I have a hammer-type puller. I overloaded some 44mag rounds and tried to pull the bullets to disable them, but it seems the crimp is too tight. I banged it 20 times, and no movement. All I want to do is disable the rounds -- not save the components.
Is there a good way to disable these very dangerous rounds?
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December 28, 2003, 10:22 PM
Until recently - when I got some collet pulling stuff ...... all I have had for many years is the inertial type.
Now if crimp major then yeah . it will be difficult ... some rifle rounds can be stubborn too.
Persevere .... in the end you will succeed but - may I suggest this ........
Make sure you are hitting a VERY solid object ...... I have an old anvil I use to do this ... every bit of impact energy MUST go into accelerating the bullet. After 20 whacks you may well see little effect ..... but quite simply - keep going ..... unless your crimp is case damagingly-excessive ... I really would expect things to eventually ''give''.
On impact - that bullet effectively becomes very heavy .... and should not resist indefinitely.
Oh and another small point .. technique. Don't hold unit like a hammer .... hold it loosely between thumb and two fingers ..... and as well as bringing arm down .... flick wrist as well.
Hope it will succeed with patience. It's amazing those pullers don't bust but .. still got mine!!:)
December 28, 2003, 10:22 PM
Soak them in WD40 maybe?
December 28, 2003, 10:38 PM
A good crimp is needed om a heavy recoilling handgun, so your problem has come up for many of us.
The usual advice to first seat the bullet deeper works only with jacketed bullets, not with lead.
The secret is in the wrist. The object is to achieve the greatest velocity you can and arrest it as suddenly as you can. A smooth steel anvil does not damage the plastic puller.
It is hard to get enough speed by swinging your arm; it is necessary to add a flip of the wrist to the motion. A full arm swing could break the puller, as could a glancing blow on the anvil. If you break an RCBS or Dillon, it will be replaced at once, no questions asked.
Fourty four bullets are heavy and respond well to inertial pullers. It's the .17 calibers that are really difficult.
I like to use a shellholder from the press rather than the usual collet supplied with most pullers. For rimmed cases a simple washer is even better.
Cheers from Darkest California,
Sheesh! all those answers while I was hunting and pecking.
December 28, 2003, 11:17 PM
You want to hit the end grain of a 4x4, or a big piece of firewood. Anything else and your puller will not live long. Hit it like you MEAN IT!! One hit and any bullet is out regardless of crimp or sealer or anything else if you really give it a crack.
December 28, 2003, 11:47 PM
44, The advice given above is all spot on considering my experiences with an inertial puller. A very hard whack is necessary for those stubborn bullets, but they will eventually start out. One thing I've learned is to use a Karate/Aikido mindset when using it. Try to think of a point beyond the hard surface you are hitting and aim for that point instead of the top of the surface. Golfers and baseball players call it follow-through, it works. You'll get a lot more speed at impact.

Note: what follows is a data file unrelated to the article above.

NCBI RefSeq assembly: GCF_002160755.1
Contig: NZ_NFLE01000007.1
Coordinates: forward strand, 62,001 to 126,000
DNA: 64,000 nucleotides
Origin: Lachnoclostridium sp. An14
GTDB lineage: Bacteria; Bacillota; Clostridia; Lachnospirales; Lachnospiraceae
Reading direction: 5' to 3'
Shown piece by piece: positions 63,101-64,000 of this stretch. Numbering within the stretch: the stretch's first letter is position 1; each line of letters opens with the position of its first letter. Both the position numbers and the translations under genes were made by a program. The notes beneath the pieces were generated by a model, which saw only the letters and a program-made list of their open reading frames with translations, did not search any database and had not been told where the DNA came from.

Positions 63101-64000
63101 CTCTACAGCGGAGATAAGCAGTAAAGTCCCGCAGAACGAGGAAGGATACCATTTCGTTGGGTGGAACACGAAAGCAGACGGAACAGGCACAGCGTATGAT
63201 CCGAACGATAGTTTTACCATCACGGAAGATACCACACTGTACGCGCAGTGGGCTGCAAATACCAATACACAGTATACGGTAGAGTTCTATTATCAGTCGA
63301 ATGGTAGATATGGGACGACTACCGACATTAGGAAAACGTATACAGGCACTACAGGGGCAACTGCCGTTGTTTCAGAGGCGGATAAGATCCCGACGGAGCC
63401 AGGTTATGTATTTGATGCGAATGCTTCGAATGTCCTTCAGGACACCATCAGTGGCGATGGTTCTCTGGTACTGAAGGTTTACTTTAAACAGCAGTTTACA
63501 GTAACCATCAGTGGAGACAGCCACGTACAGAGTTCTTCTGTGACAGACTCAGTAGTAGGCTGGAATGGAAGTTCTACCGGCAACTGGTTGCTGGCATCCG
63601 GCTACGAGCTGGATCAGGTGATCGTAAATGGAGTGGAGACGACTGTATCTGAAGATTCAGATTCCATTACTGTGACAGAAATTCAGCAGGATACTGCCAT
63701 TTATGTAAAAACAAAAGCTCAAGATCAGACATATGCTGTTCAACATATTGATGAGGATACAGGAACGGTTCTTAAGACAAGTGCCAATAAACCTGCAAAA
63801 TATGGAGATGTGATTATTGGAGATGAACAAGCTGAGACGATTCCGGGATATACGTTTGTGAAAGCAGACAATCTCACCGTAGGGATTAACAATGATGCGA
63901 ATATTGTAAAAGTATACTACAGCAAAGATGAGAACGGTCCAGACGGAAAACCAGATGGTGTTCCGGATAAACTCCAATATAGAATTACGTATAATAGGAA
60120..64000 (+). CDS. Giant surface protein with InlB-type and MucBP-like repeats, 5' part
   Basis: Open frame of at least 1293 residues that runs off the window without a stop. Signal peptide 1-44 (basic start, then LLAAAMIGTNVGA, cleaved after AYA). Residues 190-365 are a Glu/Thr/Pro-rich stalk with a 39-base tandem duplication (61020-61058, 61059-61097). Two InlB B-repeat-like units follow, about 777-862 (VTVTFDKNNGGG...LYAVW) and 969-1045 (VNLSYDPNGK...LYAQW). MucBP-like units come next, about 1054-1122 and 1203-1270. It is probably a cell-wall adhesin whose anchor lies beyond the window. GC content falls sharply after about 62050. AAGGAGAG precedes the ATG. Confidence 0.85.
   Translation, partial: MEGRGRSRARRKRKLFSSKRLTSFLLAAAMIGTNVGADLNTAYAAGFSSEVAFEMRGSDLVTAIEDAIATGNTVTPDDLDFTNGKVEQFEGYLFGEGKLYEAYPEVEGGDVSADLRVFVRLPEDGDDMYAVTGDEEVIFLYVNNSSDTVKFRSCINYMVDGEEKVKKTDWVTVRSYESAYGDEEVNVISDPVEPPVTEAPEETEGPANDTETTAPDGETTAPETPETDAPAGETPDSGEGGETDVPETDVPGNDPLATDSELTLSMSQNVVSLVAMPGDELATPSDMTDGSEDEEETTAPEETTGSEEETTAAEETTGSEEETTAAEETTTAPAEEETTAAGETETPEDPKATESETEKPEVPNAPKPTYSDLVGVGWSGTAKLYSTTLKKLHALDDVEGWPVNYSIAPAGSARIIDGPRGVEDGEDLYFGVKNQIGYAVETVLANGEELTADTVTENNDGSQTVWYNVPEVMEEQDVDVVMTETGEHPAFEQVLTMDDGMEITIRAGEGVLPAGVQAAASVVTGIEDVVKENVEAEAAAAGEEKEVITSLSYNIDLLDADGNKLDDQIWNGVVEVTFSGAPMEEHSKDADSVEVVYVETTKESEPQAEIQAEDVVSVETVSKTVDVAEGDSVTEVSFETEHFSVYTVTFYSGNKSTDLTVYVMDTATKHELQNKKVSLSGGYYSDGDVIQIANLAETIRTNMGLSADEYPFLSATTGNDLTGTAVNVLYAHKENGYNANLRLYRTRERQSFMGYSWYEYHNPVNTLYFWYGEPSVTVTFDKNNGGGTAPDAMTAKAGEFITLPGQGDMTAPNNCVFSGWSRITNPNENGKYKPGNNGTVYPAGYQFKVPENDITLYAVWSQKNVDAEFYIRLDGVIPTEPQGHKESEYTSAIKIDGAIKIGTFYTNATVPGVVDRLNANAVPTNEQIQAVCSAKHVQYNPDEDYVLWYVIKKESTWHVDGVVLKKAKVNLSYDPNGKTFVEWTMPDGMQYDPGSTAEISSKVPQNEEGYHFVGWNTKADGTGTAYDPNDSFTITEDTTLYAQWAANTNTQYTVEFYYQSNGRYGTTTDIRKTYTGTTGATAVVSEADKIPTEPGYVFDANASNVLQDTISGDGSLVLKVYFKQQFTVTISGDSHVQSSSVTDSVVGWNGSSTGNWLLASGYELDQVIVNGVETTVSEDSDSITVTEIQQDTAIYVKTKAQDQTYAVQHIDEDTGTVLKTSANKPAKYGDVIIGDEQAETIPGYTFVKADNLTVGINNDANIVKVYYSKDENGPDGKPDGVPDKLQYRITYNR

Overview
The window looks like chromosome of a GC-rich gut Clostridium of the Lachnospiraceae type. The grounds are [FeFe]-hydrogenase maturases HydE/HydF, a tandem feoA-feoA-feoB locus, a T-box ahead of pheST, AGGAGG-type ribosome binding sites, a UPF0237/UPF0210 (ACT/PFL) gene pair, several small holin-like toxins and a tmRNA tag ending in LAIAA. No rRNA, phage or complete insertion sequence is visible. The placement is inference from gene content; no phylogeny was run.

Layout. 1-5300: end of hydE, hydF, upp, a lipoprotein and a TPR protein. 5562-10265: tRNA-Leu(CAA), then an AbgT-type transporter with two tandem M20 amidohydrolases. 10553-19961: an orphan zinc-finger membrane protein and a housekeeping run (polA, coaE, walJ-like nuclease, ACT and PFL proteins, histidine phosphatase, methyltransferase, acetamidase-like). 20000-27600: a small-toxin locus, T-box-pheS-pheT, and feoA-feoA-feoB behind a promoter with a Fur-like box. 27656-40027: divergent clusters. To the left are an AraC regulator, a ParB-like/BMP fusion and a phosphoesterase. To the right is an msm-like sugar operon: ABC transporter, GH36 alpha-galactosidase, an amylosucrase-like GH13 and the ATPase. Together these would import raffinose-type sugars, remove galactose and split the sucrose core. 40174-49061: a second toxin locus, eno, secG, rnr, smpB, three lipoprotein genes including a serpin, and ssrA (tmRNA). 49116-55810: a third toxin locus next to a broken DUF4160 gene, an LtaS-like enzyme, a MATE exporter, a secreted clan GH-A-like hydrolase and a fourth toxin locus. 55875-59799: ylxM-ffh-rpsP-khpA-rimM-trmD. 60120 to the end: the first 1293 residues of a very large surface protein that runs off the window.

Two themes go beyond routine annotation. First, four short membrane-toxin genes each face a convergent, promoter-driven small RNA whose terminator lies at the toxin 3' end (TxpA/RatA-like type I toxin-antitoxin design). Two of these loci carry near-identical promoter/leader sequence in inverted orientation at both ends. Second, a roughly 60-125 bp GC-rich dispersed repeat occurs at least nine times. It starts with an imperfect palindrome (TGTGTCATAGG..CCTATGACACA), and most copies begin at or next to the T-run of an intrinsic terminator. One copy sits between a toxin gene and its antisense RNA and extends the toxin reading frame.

I use an 8x8 inch chunk of heavy hard wood to hit.
December 29, 2003, 12:57 AM
And make sure the collet that is holding the round in there is real tight! I was whacking forever thinking loose was better... until I read the instructions!
December 29, 2003, 01:37 AM
Thanks all. I think I get the idea. I'll have another go at it first thing tomorrow. 44
December 29, 2003, 02:07 AM
You got to whack that thing hard, flick the wrist, and upon contact the handle should be as straight & parralel to the floor as you can get it.
If you're not trying to recover componants, just seat the bullet down all the way and shake the powder out, squirt a lil oil in on the primer below the bullet and toss.
December 29, 2003, 09:25 AM
Try removing the collet and using a standard rcbs or lee shell holder. The gunsmith I use suggested it when I first started reloading. In fact I have never used the collet. I also wack it on concrete covered with a scrap piece of carpet. If I want to reuse the bullets I'll put a few stryfoam pellets from an old beanbag chair in the head so the tips wont be smashed.
December 29, 2003, 11:03 AM
One thing I've learned is to use a Karate/Aikido mindset when using it.
Ah, Zen and the art of handloading.
When you pull the bullet from my hand Grasshopper.... :D
BTW, you're getting good advice 44 -- take it from a guy who refused to ask for directions when he got his first bullet puller. If I recall, I spent my first week with an inertial puller hopping around and grunting like a caveman trying to make the bullet come out. Then I gave up and asked. Hit in on something? You're supposed to hit it on something???:o :D
December 29, 2003, 01:01 PM
I did this years ago. Overloaded some .357 Mag. that I roll crimped the living hell out of.
I finally had to MAKE a bullet puller using a pice of strap iron and a hardened bolt.
I drilled the iron and dropped the bolt through, and positioned it over the die hole in my rock chucker.
I put the round in the shell holder on the ram, then ran it up to the point where I could use an electric screwdriver to turn the bolt into the bullet.
Then I simply withdrew the ram.
I reused the bullets for plinking.
December 29, 2003, 09:19 PM